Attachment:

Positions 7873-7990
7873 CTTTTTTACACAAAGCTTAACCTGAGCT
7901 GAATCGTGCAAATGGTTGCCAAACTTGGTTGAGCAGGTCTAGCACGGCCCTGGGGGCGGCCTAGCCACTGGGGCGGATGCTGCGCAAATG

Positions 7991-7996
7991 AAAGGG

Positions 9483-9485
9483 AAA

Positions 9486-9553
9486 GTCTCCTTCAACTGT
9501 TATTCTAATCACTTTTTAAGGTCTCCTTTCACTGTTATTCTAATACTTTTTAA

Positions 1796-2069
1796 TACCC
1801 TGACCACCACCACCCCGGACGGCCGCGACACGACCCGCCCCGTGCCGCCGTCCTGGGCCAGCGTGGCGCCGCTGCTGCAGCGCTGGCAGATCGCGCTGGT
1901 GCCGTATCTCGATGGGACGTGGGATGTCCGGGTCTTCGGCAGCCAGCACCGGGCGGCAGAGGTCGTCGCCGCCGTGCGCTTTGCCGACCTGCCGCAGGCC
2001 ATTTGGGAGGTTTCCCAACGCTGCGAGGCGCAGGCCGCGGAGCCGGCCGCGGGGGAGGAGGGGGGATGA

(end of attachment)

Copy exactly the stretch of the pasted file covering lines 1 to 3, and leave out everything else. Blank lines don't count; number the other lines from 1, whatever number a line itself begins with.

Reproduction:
Positions 7873-7990
7873 CTTTTTTACACAAAGCTTAACCTGAGCT
7901 GAATCGTGCAAATGGTTGCCAAACTTGGTTGAGCAGGTCTAGCACGGCCCTGGGGGCGGCCTAGCCACTGGGGCGGATGCTGCGCAAATG